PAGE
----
Design engineers working on high-speed PCB projects want to use more simulation techniques, and then move efficiently through prototyping, measurement and delivery. A new white paper describes a step-by-step strategy for doing that, illustrating the process through a low-cost example.
“DDR4 PDN simulation and measurement” by Wilfried Wessel of Siemens EDA breaks down the work in six sections with conclusions.
The target is defined. The components and their electrical characteristics are described. The simulation tools and an optimal configuration are set out. Test board assembly then takes place. Next, best practice measurement techniques are described. Then filtering techniques that improve the fit between earlier simulation and measurement are applied.
Each area and then the final results of the Siemens experiment are considered in full detail.
Wessel has focused specifically on a DDR4 power rail example because it is an area where, despite the memory technology’s maturity, many engineers still find it hard to “implement reliable interfaces that operate at maximum speed”.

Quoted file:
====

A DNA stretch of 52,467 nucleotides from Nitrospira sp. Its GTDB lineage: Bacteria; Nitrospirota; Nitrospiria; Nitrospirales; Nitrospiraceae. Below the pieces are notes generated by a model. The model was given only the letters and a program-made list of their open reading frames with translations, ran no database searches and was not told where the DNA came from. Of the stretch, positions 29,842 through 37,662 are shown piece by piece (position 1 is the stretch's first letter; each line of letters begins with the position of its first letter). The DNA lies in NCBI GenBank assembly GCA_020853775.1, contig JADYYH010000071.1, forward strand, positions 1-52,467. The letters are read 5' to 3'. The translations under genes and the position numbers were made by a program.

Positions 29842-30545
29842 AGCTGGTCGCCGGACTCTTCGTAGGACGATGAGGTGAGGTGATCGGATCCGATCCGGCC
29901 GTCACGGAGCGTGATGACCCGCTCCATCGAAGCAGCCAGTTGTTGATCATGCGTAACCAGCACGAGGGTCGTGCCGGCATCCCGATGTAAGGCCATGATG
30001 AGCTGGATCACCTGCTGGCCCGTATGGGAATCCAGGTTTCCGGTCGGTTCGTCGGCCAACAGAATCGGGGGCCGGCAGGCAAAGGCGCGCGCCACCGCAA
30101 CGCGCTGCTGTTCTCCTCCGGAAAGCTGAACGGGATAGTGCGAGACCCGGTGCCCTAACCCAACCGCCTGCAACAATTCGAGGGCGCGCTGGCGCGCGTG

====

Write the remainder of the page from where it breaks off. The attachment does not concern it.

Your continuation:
However, the main purpose of the exercise is to introduce designers to various tips and techniques with wider potential use.
“One application of these methods could be during PCB production testing. Normally, PDN performance verification cannot be performed as part of in-circuit test and automatic optical inspection is needed. These methods might be used to create a test setup and adapter that can measure actual power delivery network performance in a production setting,” Wessle writes.
“The same methods might be used to verify the characteristics of blank PCBs or manufactured panels.”